EEVS IN MALAYSIA - A REALITY CHECK
LAST week, we talked about the hurdles that the Malaysian motor industry needs to overcome before alternative energy vehicle manufacturers such as Tesla can come knocking at our door.
The government has yet to officially announce an extension of the incentives that have seen a number of manufacturers bringing in energy-efficient vehicles (EEVs) in the past.
Cars like the Hyundai Ioniq, Nissan Leaf, Renault Zoe and Twizy, Toyota Camry Hybrid, BMW 330E and Mercedes C350E would see phenomenal increase in prices without the incentives.
The Toyota Camry Hybrid, for example, would balloon to more than RM250,000, but with the incentives, the price is around RM175,000.
Before you complain that these are cars the Joe Public can’t afford, take a step back and ruminate that the affluent may help the rest of us live the electric dream in Malaysia.
These cars may still be premiumpriced vehicles, but their sales will help spearhead the development of infrastructure that will pave the way for another wave of electric cars, the type you and I are likely to buy for our daily commute.
Already, electric vehicle charging stations are being set up at 66 Petronas stations around the country.
These cars will also encourage Malaysians to get educated and informed about the benefits of the new technology and get them ready to adopt it.
Just like power windows, power steering, anti-lock brakes, airbags, traction control and numerous other automotive technologies, it is the premium products that penetrate the market with new features first before they filter down to the lower end of the market.
If and when fully electric vehicles like the plug-in hybrid Hyundai Ioniq, for example, make it to Malaysian shores, the ecosystem may already exist for them to move people reliably and freely.
The government has lofty ambitious for electric mobility in Malaysia, no doubt impressive on glitzy Powerpoint presentations.
Under the National Electric Mobility Blueprint, the government aims to have 100,000 electric cars, 100,000 electric motorcycles and 2,000 electric buses on our roads by 2020. In addition, it aims to have 125,000 charging stations to support these vehicles. A tall order, since right now there are only 155 such stations.
There seems to be a slight disconnect between the people making the policies and industry players who roll up their sleeves and make it happen.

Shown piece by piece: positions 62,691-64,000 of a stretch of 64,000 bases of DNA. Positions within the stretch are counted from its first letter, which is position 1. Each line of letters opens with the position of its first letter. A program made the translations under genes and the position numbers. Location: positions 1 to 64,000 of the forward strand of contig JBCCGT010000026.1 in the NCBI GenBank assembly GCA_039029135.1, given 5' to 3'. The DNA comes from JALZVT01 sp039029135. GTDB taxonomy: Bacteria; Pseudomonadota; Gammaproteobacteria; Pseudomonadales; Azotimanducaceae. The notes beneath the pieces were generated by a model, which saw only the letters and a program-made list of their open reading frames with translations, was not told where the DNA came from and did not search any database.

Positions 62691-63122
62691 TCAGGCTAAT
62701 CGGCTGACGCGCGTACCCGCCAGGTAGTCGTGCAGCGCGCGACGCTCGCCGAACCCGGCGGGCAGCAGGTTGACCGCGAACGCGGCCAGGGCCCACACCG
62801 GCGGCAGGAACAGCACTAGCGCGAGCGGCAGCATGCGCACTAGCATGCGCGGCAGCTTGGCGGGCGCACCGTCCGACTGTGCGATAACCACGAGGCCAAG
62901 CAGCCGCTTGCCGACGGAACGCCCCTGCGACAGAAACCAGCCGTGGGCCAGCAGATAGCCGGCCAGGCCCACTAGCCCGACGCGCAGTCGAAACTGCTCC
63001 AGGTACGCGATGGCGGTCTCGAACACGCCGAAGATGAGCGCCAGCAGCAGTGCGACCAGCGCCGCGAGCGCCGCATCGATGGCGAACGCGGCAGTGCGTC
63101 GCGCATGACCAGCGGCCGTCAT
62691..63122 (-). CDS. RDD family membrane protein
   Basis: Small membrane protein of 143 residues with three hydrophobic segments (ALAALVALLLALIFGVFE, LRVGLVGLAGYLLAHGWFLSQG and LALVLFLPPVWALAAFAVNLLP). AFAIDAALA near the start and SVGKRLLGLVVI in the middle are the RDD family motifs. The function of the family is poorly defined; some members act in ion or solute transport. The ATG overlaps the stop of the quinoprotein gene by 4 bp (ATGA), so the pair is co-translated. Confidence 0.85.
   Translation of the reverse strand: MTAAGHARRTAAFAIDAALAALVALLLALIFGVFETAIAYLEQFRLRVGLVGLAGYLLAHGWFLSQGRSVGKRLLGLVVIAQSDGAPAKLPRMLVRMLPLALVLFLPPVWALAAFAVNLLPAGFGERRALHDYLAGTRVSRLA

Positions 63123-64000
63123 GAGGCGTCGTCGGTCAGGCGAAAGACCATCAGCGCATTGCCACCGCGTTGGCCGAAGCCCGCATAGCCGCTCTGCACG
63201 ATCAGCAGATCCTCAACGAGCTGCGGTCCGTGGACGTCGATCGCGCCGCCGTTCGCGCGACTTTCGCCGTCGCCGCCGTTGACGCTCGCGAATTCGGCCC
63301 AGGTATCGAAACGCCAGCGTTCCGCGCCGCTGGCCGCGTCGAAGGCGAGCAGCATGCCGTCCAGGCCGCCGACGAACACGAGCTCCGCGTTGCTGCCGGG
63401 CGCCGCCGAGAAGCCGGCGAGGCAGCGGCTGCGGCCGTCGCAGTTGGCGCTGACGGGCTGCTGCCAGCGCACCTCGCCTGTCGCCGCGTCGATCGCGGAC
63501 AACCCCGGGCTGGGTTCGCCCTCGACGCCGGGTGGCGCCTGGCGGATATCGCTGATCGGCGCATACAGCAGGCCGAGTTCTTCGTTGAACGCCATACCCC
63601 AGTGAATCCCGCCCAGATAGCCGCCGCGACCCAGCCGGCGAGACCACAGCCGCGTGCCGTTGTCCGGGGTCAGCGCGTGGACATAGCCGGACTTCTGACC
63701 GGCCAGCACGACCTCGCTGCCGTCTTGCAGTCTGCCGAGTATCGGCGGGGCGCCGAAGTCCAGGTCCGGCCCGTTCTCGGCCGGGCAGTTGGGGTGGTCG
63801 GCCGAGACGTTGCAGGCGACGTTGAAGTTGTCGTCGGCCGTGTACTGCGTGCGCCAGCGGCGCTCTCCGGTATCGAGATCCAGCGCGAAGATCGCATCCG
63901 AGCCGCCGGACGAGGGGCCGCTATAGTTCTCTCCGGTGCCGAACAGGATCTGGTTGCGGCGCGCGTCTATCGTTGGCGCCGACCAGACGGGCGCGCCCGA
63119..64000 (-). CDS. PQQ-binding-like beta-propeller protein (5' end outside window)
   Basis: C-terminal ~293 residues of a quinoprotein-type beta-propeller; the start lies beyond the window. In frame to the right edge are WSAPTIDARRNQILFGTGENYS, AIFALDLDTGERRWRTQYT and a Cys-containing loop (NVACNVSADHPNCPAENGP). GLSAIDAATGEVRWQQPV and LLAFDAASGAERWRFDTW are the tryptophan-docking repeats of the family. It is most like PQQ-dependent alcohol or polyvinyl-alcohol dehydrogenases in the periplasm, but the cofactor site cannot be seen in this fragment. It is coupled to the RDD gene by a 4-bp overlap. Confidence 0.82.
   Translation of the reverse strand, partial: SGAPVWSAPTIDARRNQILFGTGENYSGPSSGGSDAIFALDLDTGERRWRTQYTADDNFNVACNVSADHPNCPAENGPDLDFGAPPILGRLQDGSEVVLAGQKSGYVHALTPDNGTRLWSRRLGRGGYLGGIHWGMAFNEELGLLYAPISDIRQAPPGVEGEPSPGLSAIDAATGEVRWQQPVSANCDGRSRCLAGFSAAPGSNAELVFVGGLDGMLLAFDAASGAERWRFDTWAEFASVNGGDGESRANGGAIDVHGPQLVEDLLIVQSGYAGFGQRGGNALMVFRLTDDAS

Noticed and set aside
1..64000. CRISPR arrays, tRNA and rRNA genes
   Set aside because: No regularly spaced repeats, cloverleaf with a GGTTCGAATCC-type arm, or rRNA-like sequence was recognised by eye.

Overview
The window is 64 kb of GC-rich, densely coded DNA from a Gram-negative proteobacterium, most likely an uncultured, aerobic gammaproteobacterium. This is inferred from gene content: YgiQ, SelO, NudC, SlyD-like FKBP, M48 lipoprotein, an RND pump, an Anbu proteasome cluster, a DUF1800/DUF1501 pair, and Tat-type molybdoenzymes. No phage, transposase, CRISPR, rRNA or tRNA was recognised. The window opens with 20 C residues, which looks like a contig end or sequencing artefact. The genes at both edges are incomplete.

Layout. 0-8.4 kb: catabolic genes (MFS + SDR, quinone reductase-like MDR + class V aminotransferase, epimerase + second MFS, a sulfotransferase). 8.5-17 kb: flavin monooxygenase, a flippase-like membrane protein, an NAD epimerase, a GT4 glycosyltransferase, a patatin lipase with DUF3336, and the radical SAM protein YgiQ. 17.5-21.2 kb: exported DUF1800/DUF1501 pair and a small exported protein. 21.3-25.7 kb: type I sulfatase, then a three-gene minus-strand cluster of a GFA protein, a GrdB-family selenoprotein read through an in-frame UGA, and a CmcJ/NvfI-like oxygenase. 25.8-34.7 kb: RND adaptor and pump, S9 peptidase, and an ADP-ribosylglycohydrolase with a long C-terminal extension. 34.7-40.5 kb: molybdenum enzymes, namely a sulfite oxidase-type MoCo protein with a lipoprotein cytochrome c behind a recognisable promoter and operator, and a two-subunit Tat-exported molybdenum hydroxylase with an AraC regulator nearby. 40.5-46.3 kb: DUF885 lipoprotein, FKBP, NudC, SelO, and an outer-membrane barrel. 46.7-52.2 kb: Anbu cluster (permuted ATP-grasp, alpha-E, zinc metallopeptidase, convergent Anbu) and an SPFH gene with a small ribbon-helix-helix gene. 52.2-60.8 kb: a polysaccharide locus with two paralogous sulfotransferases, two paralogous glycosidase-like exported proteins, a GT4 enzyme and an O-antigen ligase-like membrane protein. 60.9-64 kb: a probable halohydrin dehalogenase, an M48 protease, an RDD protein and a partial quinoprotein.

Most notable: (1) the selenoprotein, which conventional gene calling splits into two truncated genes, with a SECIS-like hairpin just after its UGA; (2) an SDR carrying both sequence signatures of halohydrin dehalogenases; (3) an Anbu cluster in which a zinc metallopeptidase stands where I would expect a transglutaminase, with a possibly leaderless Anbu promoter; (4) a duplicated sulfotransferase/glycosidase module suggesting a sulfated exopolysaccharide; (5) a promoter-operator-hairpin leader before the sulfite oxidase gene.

Speak to any industry expert, and he may tell you that this target may not be achieved, at least, not without some tough decisions being made.
The government has to announce a longer time frame for the incentives to work. It could be a for a period of three to five years.
Carmakers need a realistic timeline for planning and without it, the risks they face are great. Like any business, the possibility of making some profit after an initial outlay is the end-goal.
Mercedes-Benz Malaysia sales and marketing, passenger cars vicepresident Mark Raine said their EEV and hybrid incentives last year would continue until the end of this year.
“The locally-produced hybrids are a testament of the close cooperation between Mercedes-Benz Malaysia and the local authorities. The introduction of locally-produced hybrids has been a large operation and investment in people, facilities and resources for Mercedes-Benz Malaysia. It is a result of our continued investments in the country, which are also geared towards supporting the nation’s aspirations of becoming an EEV hub.
“We look forward to bringing the latest automotive technologies to the Malaysian market and hope for policies that will support this. We are in discussions on the future of the customised incentive scheme for Mercedes-Benz in Malaysia,” he said.
However, he added that MercedesBenz in Malaysia faced difficulties planning for future model launches due to the uncertainty of future incentives.
“Current policies are based on a two-year syllabus. This is a challenges for us in terms of long-term portfolio planning.
“We advocate a longer term horizon, stretching up to five years, as this takes into consideration product life cycles and enables strategic longterm planning for our locally-produced products as well as securing funds for the investments into Malaysia by Mercedes-Benz Malaysia,” said Raine.
Malaysian Green Technology Corp chief executive officer Ahmad Hadri Haris showing the electric cars parked in the organisation’s premises. The government aims to have 100,000 electric cars, 100,000 electric motorcycles and 2,000 electric buses on our roads by 2020.